- neck radius on 7.25 is also best suited for vintage stagger. if you have a flatter neck you slightly overemphasize the bass and treble, getting a more modern tone. Again, it's not bad, but not what you crave for if you want to copy the stars from the record who all played pre-CBS Strats.
- at least to me, scatter wound pickups have a more "magic" sound than machine wound but this is debated. Some details here: http://www.dylanmckerchie.com/scatter-wound-vs-machine-wound-pickups/
- thin lacquer makes a massive difference in terms of resonance. Fender didn't like doing thin lacquer for a long time because customers wanted "new" looking guitars. This changed over time and results in the current "thin skin" lacquer.
- there are no good and bad pickups. Pickups need to suit a particular guitar. The same set of pickups can sound good in one guitar and bad in another.
... it goes on and on...

What makes me curious is how Mark chose the specs. Any insights here?

Absolutely right, that's true for basically any professional-grade things, did you know that there exist $1,500 batons for orchestra conductors? And it's just a stick to wave to the orchestra... But it has weight, it has the feel and also looks. I'm actually not kidding. Or take a billiard cue... Seems simple enough, but you can easily find a cue as expensive as a Fender Stratocaster guitar. Because of the reasons you've listed above — every little detail matters.

I have no insights on how Mark chose the specs, but I'd say it's just trial and error, like everybody else. If you look throughout history, Mark tried many many many combinations of pickups, string height, string gauges, amps, even colours. And even several Strat-type guitars brands (Fender, Fernandes, Schecter, partscasters...). Here's the list of all guitar he used through years: http://www.oneverybootleg.nl

What's common between all of them is that Mark loves thick necks and big frets, that's probably the only spec that's consistent.

Offlinedustyvalentino

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The MK Strat neck isn't that thick?
"You can't polish a doo-doo" - Mark Knopfler

Onlinequizzaciously

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The MK Strat neck isn't that thick?

I don't think that thick neck is especially popular among Strat users, so that's common for Strats I suppose. Thick necks are more like a Gibson and acoustic guitars thing, but either way extremely personal preference. As with everything else :lol :lol :lol

OfflineTomcaster

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I have dug a bit into the recipe of the MK Strat, particularly the wood and pickups and came to some conclusions that are perhaps worth sharing.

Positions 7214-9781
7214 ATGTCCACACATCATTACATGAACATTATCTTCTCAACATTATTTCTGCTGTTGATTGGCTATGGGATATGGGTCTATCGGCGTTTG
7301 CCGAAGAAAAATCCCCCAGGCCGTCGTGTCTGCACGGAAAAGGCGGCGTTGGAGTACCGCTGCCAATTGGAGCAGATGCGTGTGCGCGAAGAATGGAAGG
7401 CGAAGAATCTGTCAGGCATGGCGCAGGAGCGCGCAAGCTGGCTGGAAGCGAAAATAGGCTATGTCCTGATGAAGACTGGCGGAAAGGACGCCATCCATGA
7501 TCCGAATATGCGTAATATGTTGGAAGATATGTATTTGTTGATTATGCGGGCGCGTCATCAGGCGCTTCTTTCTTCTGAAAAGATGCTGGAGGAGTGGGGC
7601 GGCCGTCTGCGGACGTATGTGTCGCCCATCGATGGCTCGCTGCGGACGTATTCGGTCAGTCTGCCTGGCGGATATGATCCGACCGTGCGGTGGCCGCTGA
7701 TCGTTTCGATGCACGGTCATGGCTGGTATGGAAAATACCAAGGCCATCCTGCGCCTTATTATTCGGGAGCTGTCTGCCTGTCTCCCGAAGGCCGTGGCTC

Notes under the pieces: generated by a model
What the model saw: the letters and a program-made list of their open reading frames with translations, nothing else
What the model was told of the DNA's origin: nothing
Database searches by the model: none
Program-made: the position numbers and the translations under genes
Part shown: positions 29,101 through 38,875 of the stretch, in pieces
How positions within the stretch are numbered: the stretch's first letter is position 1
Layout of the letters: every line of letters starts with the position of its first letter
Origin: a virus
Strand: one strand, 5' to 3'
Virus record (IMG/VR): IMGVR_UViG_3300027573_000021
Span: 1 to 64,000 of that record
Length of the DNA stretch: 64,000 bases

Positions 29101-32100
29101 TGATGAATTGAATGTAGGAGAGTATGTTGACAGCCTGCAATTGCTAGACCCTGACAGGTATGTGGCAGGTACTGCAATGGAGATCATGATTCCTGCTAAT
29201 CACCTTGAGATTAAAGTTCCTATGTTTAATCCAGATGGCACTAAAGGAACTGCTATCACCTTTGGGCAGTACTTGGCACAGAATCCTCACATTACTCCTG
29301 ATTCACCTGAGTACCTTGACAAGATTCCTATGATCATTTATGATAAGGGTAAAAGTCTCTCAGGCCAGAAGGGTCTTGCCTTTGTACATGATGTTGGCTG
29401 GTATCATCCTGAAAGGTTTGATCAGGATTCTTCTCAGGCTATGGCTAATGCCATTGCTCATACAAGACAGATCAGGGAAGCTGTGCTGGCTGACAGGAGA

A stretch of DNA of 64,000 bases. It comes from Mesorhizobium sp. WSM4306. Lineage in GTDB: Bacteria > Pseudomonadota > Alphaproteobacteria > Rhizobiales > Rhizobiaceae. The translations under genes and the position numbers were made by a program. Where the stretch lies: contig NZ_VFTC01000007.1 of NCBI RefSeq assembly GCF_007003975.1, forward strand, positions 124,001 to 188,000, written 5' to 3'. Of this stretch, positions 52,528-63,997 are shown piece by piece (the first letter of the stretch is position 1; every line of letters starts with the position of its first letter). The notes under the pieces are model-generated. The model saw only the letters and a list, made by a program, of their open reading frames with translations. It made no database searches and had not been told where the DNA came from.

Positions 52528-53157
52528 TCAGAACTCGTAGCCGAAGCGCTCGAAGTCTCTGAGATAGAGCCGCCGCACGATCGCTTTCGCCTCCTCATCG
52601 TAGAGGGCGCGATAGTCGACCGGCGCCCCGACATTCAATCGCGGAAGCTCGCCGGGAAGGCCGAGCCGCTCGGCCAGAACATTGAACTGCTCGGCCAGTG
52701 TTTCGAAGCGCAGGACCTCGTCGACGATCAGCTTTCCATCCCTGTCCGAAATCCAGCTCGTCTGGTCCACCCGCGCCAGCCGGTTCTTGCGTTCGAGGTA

1. WOOD

An ash body and a rosewood fingerboard neck seems to be an unusual combo.

There are many discussions on gear page covering this topic, many of them citing an all statement of John Suhr: 'Rosewood fingerboard on Ash body will give too much sizzle for many players. We would only build such combination if you are positive that this is what you want.'
https://www.thegearpage.net/board/index.php?threads/swamp-ash-rosewood-fingerboard-clarification.542427/

John Suhr later commented in a forum: 'Rosewood has a more brilliant presence than Maple, Maple is strong in the upper mids but not brilliance. Most of the misconceptions regrading Maple has to do with the neck construction and a thicker finish. If Maple is close to no finish at all with a vintage truss rod construction it is pretty fat and sweet. Rosewood does however have a rounder warmer bottom end than Maple on the bass strings. This is still a generalization since each specific piece of wood can and will sound different. Even at Fender I remember many of the Master builders not liking Brazilian Rosewood and Ash. It is a personal choice and nothing is right or wrong. It will depend on all the gear you run thru and the way you play.'
https://www.thegearpage.net/board/index.php?threads/ash-body-tele-with-a-rosewood-board.1016577/page-2#post-12267636
 
Sounds like the wood choice for the MK Sig makes it a mid scooped guitar, i.e. very prominent treble and somewhat prominent bass. The ash will give a sweet sound.

2. TEXAS SPECIAL PICKUPS

The following information comes from the Fender webpage. All of this is rather theoretical, but it gives you a point of reference.
https://www.fender.com/articles/gear/a-guide-to-fender-single-coil-stratocaster-pickups

Found in Fender American Special Stratocaster guitars and characterized by their midrange chirp, crystalline highs and tight bass, Fender Texas Special Strat pickups feature an overwound single-coil construction that produces big Texas-blues tone.